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Patent Protection and the Composition of Multinational Activity: Evidence from U.S. Multinational Firms
Journal of International Business Studies (2017)
  • Olena Ivus
  • Walter Park
  • Kamal Saggi, Vanderbilt University
This paper examines how patent protection in developing countries affects
the technology licensing strategy of U.S. multinational firms and the associated technology transfer flows. Strengthening patent rights lowers appropriability hazards and so reduces the firms' reliance on affiliated licensing as the more secure means of transfer (the internalization effect). However lower appropriability hazards also encourage the firms to increase the volume of technology transfer via licensing both within and outside the firm (the appropriability effect). Which effect prevails depends on the underlying technological complexity of the firms' products, as measured by the average intensity of complex problem-solving "tasks" involved in the products' manufacturing. We find that a strengthening of patent protection in the host country increases the incentive to license innovations to unaffiliated parties. While unaffiliated licensing flows rise among all firms, the volume of affiliated licensing falls among complex-technology firms but rises among simple-technology firms. The positive appropriability effect on affiliated licensing is strong enough among simple-technology firms that the entire composition of their licensing further shifts towards affiliated parties. The results are significant for recent work on the internalization theories of multinational firms and the interaction between firm strategy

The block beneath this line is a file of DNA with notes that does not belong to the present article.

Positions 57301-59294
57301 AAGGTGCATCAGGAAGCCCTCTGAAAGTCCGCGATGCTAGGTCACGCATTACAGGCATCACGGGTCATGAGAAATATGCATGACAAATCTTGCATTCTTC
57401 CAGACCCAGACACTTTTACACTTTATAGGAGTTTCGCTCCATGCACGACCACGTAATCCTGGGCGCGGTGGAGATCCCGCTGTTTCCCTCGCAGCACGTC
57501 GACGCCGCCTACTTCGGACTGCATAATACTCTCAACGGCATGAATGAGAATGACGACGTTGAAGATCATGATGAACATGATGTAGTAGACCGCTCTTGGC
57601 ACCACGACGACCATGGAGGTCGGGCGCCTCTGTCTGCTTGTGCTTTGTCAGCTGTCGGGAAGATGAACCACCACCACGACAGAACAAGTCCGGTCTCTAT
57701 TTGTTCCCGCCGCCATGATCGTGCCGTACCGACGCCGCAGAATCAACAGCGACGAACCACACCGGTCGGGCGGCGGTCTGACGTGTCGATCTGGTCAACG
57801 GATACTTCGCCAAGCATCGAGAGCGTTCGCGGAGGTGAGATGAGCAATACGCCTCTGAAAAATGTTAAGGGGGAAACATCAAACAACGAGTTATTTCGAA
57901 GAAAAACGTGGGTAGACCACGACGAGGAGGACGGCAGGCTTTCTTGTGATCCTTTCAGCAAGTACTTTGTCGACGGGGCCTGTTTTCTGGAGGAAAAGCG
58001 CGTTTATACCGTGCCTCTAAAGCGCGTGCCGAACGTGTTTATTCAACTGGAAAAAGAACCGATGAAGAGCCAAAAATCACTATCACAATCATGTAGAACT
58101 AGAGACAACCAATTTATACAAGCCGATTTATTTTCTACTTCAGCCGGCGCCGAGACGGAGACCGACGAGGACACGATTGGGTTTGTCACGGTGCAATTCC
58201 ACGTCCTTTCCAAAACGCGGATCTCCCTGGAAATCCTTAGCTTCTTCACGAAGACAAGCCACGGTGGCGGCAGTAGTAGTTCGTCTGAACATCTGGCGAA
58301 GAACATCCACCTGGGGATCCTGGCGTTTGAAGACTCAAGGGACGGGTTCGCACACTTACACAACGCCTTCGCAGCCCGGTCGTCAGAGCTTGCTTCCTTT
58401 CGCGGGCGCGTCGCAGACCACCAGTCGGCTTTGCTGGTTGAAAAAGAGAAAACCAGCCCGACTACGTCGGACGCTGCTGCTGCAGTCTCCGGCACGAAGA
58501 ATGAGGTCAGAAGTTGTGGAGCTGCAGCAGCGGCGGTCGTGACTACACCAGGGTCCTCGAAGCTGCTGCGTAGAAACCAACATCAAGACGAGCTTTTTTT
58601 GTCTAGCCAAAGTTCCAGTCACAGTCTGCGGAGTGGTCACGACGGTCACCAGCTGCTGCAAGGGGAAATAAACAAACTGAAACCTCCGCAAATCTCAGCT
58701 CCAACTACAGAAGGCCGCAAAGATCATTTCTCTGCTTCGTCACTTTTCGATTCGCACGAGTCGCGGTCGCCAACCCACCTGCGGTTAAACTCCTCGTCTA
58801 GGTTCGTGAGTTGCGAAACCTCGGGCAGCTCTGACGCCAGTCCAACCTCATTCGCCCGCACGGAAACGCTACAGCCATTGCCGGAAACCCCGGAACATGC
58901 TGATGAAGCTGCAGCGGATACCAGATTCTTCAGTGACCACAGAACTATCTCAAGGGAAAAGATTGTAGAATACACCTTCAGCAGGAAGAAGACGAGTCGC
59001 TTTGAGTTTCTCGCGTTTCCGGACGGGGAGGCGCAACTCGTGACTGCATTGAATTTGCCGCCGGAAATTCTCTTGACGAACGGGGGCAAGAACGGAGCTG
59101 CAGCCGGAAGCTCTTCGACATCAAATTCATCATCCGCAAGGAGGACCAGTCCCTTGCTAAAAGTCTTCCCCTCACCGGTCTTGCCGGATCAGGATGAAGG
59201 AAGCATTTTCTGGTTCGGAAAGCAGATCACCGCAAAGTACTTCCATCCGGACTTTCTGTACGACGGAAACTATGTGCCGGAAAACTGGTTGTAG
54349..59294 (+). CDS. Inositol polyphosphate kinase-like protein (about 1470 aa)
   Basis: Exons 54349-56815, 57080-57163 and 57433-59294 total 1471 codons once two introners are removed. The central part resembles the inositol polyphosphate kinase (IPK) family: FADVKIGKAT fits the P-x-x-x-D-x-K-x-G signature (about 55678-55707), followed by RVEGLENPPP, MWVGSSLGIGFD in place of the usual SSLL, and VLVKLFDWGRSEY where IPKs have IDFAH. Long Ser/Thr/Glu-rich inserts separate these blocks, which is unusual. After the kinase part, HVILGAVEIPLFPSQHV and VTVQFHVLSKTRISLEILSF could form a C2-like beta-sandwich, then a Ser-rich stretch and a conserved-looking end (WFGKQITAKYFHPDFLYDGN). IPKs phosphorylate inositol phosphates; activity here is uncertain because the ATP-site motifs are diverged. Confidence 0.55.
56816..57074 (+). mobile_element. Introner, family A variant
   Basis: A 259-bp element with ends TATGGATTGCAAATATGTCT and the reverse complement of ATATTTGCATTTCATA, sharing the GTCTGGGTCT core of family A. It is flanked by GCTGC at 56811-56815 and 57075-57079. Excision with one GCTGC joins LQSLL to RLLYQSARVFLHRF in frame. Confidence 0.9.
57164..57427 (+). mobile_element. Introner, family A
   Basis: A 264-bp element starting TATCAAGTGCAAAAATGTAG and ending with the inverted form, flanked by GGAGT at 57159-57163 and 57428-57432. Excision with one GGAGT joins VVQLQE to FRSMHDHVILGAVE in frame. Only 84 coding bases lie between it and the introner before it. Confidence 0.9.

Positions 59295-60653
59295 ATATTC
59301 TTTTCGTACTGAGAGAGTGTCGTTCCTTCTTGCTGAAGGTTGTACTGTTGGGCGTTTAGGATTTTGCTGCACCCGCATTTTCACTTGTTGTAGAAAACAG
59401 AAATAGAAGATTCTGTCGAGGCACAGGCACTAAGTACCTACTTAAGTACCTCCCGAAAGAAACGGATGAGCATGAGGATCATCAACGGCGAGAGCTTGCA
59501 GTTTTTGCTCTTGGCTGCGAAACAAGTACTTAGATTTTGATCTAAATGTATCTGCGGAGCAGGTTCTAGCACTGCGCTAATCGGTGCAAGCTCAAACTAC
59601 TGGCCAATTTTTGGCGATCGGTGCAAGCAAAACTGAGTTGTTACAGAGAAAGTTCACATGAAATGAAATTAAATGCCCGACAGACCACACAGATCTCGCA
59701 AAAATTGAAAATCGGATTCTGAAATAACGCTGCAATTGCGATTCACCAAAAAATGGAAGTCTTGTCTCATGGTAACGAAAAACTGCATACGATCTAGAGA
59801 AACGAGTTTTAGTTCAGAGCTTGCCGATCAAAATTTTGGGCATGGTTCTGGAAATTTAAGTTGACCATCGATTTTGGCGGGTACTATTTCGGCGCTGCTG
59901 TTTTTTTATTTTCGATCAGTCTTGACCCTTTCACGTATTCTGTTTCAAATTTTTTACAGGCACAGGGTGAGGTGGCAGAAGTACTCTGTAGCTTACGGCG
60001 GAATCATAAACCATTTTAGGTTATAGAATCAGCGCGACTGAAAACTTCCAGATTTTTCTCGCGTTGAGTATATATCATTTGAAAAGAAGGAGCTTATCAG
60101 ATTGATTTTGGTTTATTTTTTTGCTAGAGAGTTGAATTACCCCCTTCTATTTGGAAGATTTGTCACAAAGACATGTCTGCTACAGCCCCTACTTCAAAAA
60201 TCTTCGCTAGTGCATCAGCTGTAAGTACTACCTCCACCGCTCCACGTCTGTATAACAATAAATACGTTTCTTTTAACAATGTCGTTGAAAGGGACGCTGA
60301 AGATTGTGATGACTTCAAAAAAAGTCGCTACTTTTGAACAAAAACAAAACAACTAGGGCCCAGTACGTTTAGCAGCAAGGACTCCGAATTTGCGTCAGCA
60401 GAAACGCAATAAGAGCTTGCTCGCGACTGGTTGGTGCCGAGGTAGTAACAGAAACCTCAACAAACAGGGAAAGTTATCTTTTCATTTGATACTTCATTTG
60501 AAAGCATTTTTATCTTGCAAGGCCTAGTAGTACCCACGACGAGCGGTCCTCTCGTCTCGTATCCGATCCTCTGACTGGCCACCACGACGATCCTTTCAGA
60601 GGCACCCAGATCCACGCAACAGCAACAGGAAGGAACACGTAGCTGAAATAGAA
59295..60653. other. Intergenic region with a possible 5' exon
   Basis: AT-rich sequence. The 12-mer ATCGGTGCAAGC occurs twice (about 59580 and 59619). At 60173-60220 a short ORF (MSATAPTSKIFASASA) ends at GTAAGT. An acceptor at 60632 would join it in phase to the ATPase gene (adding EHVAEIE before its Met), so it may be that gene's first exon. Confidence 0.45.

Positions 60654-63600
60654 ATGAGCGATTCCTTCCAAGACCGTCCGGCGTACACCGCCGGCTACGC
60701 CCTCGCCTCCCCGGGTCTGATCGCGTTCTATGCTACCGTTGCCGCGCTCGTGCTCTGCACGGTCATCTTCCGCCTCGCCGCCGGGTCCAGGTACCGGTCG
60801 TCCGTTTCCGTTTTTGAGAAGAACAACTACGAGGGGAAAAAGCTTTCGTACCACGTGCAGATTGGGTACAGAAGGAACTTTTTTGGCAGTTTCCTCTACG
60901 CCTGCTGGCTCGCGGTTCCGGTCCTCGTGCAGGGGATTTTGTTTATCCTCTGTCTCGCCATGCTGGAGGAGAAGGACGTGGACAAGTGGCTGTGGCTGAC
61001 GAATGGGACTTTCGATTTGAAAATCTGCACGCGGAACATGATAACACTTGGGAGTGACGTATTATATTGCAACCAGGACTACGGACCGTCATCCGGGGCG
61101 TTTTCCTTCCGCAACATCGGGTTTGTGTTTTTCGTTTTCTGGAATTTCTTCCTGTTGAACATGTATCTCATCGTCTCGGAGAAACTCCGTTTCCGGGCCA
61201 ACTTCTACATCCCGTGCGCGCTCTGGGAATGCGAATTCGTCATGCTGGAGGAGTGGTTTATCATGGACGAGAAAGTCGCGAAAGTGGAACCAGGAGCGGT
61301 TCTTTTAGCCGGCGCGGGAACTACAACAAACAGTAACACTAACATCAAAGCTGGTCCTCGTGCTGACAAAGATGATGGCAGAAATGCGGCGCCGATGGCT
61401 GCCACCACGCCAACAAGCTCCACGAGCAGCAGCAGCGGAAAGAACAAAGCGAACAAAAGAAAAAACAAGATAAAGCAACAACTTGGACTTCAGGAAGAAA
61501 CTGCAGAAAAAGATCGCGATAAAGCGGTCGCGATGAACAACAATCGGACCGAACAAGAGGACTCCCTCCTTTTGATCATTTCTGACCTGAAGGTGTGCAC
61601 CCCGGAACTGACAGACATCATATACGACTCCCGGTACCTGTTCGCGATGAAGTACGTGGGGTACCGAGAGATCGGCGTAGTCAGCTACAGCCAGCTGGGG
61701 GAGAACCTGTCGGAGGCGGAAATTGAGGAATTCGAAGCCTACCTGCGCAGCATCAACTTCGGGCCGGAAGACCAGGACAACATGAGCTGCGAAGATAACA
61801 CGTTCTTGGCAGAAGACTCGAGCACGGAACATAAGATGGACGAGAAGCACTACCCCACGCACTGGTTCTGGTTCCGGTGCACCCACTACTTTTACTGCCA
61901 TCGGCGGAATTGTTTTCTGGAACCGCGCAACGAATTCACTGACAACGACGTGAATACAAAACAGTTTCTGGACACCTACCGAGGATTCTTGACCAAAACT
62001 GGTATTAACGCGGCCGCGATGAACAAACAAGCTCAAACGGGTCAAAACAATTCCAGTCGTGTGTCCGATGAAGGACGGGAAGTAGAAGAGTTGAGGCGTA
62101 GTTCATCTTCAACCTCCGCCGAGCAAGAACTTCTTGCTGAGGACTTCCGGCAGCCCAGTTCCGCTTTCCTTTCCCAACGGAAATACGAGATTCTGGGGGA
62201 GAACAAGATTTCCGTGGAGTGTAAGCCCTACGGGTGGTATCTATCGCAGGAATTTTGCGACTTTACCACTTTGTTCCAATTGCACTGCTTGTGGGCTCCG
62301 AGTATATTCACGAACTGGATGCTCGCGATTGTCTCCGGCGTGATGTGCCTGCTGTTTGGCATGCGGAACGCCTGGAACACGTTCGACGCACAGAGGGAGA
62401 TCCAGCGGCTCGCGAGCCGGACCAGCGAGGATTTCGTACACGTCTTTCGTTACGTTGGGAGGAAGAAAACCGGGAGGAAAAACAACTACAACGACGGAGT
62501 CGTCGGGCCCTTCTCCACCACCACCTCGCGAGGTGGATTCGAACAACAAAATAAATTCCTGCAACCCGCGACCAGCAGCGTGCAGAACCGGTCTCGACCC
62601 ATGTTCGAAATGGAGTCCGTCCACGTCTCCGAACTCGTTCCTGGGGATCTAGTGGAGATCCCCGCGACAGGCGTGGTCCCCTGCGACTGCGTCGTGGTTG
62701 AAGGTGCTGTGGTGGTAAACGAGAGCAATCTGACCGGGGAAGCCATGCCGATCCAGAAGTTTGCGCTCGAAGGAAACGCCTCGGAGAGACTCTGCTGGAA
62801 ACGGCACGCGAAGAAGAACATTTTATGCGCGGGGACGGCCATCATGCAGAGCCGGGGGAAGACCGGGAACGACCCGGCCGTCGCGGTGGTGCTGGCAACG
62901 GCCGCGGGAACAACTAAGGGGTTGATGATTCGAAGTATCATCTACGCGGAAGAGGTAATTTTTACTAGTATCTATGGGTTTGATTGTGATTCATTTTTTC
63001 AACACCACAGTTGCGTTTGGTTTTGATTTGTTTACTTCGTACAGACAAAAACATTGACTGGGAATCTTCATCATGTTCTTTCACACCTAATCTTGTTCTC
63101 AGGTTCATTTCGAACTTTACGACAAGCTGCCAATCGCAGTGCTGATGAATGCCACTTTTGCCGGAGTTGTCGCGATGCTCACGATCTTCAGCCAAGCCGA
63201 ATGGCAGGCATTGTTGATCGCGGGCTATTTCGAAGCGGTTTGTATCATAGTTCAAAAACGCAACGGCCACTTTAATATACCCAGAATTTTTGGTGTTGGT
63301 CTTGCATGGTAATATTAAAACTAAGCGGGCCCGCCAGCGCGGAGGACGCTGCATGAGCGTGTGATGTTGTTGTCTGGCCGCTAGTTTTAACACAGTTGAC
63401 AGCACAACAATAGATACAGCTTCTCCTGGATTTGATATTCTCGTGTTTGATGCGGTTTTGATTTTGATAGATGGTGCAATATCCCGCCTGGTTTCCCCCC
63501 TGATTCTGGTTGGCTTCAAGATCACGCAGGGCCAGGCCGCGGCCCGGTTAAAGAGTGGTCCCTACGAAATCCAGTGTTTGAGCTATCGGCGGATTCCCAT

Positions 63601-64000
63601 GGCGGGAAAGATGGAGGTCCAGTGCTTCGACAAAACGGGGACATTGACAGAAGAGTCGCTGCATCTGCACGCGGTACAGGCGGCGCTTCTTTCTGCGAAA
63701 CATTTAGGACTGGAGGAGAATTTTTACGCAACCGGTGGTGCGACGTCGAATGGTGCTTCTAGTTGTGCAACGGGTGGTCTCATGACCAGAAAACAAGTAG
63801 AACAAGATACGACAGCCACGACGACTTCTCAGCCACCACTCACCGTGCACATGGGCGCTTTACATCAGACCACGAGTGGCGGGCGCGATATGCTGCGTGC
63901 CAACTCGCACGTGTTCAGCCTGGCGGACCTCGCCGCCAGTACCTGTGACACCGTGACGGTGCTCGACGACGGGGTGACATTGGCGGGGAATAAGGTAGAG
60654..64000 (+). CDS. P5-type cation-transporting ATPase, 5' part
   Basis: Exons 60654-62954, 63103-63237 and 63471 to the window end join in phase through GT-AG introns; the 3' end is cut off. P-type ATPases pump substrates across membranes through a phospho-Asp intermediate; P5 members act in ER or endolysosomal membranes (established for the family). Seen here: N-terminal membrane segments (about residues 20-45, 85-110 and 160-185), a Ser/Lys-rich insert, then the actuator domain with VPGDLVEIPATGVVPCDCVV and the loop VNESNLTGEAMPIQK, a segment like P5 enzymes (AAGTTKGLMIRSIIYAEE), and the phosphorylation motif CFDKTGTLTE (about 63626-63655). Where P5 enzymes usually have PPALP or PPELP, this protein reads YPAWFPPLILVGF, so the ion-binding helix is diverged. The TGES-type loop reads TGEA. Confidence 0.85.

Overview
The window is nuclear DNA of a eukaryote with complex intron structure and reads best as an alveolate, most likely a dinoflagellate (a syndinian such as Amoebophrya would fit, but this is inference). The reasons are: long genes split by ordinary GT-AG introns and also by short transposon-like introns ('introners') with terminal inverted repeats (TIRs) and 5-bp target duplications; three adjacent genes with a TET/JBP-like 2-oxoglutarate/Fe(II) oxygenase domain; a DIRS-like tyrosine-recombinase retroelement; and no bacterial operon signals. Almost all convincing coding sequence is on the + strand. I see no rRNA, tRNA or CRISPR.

and the institutional environment, as well as for patent policy in the developing world, where access to knowledge is critical.
  • International Technology Transfer,
  • Licensing,
  • Internalization,
  • Appropriability,
  • Intellectual Property Rights,
  • Technological Complexity,
  • Imitation Risk
Publication Date
Citation Information
Olena Ivus, Walter Park and Kamal Saggi. "Patent Protection and the Composition of Multinational Activity: Evidence from U.S. Multinational Firms" Journal of International Business Studies (2017)
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